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Why the precious metals market will be volatile in 2022

One of the few films produced in the Lake Seneca area has an interesting connection to the precious metals market. Released on June 13, 2021, TS Pfeffer’s short film “The Eastern” is a modern version of a western drama. It’s a story about a man who comes into town and steals catalytic converters from cars in search of precious metals like palladium. Key shots were filed in Watkins Glen, Dresden, Dundee, and downtown Geneva. “The Eastern” was inspired by the rise in real-life catalytic converter thefts in the Lake Seneca area during the pandemic. According to the West Seneca police department, 35 catalytic converters were stolen in West Seneca over the past two years.
The value of the precious metals in catalytic converters has fluctuated significantly over the past several years. When Pfeffer’s film was released in June 2021, the palladium found in a catalytic converter went for more than $2,700 per ounce. By late December, it fell to just over $1,500 per ounce. Palladium has since surged back to above $2,700 by early March 2022, but current events suggest that the precious metals market might prove more volatile than years past. Here’s a quick rundown on why we’re likely to see the same sort of fluctuations in the price of precious metals in 2022.
Global Events Influence Markets
Russia’s invasion of Ukraine on February 24th has had a colossal impact on global markets, and further international events will continue to influence the way the market shakes out. Not only is Russia the second-biggest producer of gold, mining about 10% of the world’s new supply each year, but its central bank holds $145 billion in gold reserves. This creates a great deal of uncertainty about the short-term future of the gold market. Disrupted trade could lead to a shortage of available gold internationally, driving prices up. Economic pressure could cause the Kremlin to liquidate its gold in exchange for currency, flooding the market with up to 2,000 metric tons of gold, or about two-thirds of the total worldwide gold production of a typical year.
While this suggests gold might fluctuate suddenly and unpredictably, silver and platinum look like they might be even spikier. Ukraine is responsible for the production of about half of the world’s production of neon gas, which is vital to the manufacturing of computer chips. Russia’s 2014 foray into Crimea saw neon shoot up in price by 600%, and the current Ukraine conflict promises an even bigger disruption. Any price increase or interruption to the supply of neon will have big effects on the industrial demand for platinum and silver, which are commonly found in computer chips and circuit boards. Those holding silver bullion might want to wait until the conflict is resolved to cash out, even if the price seems rocky short term.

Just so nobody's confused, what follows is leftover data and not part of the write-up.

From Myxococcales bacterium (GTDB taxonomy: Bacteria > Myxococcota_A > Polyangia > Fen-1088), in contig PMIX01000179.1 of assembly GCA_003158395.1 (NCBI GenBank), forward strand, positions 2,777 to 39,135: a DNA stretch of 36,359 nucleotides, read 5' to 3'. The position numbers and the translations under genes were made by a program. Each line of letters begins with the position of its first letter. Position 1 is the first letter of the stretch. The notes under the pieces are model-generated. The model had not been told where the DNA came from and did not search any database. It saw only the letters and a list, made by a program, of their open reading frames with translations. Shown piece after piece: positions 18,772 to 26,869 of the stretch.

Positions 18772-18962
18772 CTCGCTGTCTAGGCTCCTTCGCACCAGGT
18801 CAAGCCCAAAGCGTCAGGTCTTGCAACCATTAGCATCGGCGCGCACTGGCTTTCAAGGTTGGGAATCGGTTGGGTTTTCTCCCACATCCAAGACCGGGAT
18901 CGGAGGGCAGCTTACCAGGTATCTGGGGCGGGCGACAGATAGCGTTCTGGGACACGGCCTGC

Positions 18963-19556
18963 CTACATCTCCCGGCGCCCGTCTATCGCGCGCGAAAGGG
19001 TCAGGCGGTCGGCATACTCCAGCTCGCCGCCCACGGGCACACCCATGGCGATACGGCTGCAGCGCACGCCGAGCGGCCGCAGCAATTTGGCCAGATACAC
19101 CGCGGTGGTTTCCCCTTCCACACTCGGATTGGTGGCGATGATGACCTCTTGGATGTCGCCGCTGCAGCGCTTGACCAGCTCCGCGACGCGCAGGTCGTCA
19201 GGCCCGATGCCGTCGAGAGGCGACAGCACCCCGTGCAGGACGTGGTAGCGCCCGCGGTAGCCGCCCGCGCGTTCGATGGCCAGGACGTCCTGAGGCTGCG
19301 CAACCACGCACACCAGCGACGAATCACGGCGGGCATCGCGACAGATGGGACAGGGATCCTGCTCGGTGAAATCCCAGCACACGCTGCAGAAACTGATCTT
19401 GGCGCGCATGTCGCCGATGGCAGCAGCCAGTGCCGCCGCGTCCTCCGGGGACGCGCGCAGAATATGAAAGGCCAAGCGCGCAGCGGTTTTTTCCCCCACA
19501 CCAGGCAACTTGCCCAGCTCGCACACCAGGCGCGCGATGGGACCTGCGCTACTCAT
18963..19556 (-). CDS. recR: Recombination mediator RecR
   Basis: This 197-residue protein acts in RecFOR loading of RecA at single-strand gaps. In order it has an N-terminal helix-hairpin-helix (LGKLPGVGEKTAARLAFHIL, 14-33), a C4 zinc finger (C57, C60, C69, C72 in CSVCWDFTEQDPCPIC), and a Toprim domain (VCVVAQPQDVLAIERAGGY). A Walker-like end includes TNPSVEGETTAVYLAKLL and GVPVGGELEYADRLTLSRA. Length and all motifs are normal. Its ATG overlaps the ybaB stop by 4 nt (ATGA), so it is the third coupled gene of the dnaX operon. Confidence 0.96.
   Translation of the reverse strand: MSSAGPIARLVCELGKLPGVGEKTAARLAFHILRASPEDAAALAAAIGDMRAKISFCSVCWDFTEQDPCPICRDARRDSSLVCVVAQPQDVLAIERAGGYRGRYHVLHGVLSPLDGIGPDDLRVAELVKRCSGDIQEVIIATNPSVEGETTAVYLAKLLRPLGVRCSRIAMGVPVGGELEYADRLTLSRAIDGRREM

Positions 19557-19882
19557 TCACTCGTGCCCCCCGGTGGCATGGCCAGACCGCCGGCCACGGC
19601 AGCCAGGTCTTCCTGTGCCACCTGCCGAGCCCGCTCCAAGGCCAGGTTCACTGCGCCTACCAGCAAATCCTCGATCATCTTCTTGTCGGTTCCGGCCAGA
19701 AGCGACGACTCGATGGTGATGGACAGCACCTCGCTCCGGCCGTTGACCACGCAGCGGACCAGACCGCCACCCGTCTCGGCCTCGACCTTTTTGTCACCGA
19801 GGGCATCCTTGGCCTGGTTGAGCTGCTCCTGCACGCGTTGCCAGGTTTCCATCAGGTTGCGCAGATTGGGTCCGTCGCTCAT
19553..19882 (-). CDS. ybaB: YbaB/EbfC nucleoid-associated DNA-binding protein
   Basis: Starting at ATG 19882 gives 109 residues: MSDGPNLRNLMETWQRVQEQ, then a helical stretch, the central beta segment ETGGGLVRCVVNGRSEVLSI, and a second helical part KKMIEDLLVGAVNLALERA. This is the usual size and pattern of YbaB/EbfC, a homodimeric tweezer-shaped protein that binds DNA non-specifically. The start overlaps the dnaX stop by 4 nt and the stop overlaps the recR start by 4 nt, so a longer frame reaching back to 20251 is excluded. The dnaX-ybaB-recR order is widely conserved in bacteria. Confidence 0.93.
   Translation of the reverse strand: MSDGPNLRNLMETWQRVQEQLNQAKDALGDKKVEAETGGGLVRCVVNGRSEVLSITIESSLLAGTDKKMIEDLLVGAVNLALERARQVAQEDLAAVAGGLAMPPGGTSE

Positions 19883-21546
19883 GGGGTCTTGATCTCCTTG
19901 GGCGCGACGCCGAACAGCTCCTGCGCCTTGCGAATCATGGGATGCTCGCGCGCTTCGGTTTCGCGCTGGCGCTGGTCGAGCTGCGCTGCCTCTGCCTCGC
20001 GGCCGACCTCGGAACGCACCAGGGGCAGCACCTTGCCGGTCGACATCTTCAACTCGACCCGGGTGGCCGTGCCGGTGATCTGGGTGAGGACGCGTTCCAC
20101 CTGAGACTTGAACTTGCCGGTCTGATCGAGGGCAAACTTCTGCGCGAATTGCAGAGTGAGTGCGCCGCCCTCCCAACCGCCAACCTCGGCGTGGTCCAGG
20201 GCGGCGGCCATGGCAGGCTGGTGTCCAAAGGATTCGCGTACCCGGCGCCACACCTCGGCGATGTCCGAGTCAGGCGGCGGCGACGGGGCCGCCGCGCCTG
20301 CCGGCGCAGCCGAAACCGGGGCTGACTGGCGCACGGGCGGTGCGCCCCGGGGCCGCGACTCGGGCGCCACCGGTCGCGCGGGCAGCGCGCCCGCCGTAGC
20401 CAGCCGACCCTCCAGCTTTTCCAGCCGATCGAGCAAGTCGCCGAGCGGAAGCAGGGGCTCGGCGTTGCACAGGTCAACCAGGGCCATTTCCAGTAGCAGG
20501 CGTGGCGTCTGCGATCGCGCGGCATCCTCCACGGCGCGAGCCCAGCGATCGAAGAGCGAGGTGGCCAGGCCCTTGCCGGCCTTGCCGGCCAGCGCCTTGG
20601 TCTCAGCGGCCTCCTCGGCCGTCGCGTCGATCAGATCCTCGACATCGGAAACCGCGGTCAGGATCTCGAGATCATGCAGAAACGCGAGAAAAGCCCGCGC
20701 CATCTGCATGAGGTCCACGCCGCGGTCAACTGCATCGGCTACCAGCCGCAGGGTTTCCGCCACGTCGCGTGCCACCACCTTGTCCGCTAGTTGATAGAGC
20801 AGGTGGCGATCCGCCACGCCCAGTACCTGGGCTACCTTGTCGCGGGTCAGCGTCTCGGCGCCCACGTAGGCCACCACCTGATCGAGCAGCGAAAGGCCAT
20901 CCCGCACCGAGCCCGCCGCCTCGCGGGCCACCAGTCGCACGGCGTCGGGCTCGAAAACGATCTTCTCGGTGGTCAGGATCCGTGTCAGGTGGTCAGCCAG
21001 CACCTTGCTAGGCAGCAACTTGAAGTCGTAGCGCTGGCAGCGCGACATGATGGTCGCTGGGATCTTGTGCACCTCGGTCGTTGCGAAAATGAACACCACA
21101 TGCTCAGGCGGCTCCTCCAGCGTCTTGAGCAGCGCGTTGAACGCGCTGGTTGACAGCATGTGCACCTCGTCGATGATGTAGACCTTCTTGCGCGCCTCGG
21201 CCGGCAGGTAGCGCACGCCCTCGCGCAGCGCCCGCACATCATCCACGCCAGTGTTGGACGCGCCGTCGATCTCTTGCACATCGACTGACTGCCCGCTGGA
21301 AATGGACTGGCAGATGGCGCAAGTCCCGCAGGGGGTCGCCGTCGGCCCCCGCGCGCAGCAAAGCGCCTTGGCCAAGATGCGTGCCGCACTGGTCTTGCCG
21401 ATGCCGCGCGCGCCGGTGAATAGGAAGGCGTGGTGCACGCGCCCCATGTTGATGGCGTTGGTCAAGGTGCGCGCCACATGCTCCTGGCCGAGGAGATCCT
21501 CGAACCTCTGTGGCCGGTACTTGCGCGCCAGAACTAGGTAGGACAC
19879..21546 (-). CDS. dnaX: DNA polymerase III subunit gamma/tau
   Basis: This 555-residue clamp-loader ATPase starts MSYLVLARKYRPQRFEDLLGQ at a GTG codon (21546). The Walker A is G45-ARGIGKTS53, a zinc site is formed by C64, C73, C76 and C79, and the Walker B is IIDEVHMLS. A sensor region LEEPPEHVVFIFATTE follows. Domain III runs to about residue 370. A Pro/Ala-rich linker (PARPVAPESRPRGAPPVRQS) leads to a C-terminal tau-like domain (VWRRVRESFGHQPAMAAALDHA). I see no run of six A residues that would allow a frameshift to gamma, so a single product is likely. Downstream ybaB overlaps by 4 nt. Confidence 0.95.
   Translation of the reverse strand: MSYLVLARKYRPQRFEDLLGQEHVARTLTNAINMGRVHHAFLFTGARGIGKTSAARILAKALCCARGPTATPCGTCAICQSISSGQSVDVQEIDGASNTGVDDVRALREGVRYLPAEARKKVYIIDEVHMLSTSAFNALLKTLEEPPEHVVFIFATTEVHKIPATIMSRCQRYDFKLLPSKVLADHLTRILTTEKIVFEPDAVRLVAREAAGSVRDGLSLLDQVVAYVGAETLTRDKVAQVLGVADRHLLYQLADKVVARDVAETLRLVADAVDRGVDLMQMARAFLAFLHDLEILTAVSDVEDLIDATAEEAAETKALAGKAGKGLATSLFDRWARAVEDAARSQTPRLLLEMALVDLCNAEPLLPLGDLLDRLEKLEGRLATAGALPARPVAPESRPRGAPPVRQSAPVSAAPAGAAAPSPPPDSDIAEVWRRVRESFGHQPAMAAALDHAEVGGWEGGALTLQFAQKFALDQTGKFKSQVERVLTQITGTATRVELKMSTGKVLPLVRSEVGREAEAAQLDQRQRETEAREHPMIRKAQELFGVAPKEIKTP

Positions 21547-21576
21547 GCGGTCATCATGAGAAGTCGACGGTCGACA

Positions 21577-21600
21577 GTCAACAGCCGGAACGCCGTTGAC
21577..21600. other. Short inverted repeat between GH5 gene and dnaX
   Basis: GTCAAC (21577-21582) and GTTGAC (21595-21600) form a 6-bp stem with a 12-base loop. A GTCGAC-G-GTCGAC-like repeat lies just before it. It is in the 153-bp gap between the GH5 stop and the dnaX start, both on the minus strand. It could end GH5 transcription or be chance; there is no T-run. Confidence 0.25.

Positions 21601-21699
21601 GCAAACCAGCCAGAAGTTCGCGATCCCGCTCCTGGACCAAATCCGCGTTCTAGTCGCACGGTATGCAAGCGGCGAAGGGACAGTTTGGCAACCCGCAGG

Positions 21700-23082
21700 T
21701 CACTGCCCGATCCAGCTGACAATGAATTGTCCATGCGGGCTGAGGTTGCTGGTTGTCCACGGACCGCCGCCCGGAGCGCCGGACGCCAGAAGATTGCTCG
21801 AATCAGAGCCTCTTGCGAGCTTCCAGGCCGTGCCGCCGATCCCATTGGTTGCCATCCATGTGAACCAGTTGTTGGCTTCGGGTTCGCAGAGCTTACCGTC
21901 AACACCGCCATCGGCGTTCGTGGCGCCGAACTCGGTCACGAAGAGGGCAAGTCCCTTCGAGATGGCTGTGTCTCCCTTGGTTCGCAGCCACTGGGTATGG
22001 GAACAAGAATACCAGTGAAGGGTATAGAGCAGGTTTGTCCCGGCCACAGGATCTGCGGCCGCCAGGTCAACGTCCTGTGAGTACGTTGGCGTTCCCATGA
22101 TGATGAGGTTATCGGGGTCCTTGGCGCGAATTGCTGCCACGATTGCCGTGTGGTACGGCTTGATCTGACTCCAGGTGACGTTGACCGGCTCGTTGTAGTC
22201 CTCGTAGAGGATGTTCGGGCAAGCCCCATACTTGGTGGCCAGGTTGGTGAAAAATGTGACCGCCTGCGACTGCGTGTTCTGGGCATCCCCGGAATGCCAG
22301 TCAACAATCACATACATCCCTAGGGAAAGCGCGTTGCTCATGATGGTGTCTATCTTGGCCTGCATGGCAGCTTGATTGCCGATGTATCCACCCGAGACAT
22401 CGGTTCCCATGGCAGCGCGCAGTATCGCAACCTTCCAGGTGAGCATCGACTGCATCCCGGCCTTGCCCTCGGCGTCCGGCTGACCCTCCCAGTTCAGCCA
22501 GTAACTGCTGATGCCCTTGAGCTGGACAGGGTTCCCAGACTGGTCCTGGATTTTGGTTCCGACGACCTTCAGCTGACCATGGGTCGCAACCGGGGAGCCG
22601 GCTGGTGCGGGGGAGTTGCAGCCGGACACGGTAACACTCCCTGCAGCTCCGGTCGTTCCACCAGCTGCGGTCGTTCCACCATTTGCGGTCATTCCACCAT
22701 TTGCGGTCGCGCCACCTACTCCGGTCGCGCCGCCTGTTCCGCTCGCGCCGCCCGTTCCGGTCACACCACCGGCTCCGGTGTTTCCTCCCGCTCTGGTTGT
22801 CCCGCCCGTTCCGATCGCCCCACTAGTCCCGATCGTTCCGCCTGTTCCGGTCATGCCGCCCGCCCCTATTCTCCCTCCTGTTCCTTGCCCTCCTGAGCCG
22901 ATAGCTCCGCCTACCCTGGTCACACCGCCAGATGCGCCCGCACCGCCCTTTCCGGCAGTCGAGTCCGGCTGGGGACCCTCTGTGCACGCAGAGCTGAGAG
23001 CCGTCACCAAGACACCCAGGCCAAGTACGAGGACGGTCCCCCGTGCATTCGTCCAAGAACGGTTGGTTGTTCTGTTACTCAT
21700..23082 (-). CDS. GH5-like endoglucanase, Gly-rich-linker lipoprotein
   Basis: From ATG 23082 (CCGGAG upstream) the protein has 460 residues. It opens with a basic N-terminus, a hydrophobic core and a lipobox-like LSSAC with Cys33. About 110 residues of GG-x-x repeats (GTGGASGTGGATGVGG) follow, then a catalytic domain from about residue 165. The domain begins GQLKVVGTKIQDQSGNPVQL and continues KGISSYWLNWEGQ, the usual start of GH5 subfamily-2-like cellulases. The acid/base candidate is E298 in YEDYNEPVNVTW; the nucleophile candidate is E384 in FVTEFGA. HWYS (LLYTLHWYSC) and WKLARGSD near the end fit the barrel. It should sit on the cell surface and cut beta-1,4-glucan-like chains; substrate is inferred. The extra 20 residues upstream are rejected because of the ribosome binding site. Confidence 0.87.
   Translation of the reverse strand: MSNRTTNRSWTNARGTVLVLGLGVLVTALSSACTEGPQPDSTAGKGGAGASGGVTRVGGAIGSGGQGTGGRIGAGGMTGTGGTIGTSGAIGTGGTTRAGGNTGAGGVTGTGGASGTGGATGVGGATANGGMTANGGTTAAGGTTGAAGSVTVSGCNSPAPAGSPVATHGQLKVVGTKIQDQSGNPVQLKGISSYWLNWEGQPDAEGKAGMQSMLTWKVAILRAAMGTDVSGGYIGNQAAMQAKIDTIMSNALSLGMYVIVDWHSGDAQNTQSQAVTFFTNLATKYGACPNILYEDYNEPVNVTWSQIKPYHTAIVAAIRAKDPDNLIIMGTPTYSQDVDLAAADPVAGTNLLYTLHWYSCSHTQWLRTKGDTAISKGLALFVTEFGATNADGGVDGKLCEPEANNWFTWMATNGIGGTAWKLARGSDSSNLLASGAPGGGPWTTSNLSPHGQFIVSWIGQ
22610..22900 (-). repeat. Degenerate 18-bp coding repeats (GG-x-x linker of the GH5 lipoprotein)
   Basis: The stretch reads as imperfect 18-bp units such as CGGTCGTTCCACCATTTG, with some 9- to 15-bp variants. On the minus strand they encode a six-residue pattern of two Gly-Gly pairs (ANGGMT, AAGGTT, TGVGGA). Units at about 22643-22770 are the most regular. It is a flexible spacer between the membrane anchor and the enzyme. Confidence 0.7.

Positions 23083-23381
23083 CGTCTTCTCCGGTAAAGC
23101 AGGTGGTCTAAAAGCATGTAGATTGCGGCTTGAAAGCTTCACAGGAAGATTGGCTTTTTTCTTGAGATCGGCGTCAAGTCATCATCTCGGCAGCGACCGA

Inflation and Demand
The residual effects of the pandemic continue to cause supply chain issues in many industries and markets, causing industrial demand to vary greatly. When silver, palladium, or another precious metal causes a bottleneck, prices shoot up. When another material is in short supply, industrial demand for precious metals dwindles. This has caused big fluctuations in many precious metals, including palladium’s spikey journey from $2700 to $1500 and back. There’s a good chance that we’ll see these supply chain issues begin to fade away over the course of 2022, but we’ll also get Federal Reserve rate changes in reaction to the post-COVID economy.
Experts think that the Fed will raise interest rates at least three times in 2022, suggesting that gold is likely to plateau. We might also see a big change in the price of silver due to changing public sentiment, as nearly half of the demand for silver from 2020 to 2021 was a result of speculation, not industrial demand. Silver’s growing industrial use in applications like solar panels lends credence to its selection as an investment vehicle, but it’s not clear how many investors will jump ship if demand plummets due to other events.
An Uncertain Future
It is likely that the events of the past several weeks have rendered most previously written investment forecasts moot. International conflict between one of the world’s biggest gold producers and stockpilers and a leading supplier of neon gas ensures that the gold and silver markets will have drastic and rapid changes over the next few weeks and months. Without a clear resolution to the conflict in sight, there’s no telling when the markets will return to a more stable and normal state. Meanwhile, supply chain disruptions lingering in the wake of COVID continue to cause demand for precious metals to change unpredictably, while anticipated Federal Reserve rate hikes are likely to lower the price of gold.
Between speculation and shifts in industrial usage, with these factors combined, it’s difficult to make an accurate prediction about the future of any precious metal over the next year or so. It’s very possible that industrial demand for metals like silver, palladium, and even gold will make prices soar, making the sort of catalytic converter theft depicted in Ts Pfeffer’s _The Eastern_ more lucrative. It’s also possible that international market disruptions and supply chain shortages have the opposite effect.
Unless you’ve got a very good read on the market, it seems like it’s best to use precious metals as a hedge for the time being and avoid speculation. If you do plan to make a profit on precious metals, consider watching neon for signals about the price of silver, platinum, and other precious metals used in chips. The gas’s unique position as a bottleneck in chip production ensures that it’ll have a big impact on the electronics market in general, giving you some insight into industrial demand for silver and platinum.
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